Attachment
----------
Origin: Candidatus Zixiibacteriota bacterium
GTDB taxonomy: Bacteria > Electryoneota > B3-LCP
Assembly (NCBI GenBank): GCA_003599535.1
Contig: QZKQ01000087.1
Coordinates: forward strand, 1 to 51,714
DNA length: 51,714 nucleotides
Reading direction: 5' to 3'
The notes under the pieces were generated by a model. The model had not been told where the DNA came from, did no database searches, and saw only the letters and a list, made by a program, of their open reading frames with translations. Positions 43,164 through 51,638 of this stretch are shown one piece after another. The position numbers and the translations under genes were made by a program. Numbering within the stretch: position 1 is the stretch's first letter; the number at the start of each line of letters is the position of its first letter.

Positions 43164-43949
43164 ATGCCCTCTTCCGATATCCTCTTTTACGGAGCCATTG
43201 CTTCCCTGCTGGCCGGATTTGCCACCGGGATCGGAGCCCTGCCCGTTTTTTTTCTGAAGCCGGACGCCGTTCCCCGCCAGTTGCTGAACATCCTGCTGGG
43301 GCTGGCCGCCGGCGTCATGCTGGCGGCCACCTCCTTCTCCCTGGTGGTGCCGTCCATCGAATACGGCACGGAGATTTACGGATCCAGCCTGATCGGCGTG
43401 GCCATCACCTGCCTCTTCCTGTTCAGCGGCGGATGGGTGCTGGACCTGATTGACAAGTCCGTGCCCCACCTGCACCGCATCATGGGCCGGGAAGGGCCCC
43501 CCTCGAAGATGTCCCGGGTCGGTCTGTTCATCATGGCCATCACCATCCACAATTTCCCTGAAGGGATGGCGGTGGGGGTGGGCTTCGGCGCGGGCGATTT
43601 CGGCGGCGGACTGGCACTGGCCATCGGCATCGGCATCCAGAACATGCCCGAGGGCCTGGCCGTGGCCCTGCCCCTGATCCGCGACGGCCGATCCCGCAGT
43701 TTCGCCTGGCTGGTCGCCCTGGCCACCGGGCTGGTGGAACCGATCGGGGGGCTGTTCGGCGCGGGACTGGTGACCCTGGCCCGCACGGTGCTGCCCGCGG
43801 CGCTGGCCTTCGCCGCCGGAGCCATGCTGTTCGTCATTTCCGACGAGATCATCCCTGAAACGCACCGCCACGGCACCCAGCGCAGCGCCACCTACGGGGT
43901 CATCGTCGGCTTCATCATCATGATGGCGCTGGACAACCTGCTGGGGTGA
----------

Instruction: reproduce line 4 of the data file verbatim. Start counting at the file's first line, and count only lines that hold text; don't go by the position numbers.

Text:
Contig: QZKQ01000087.1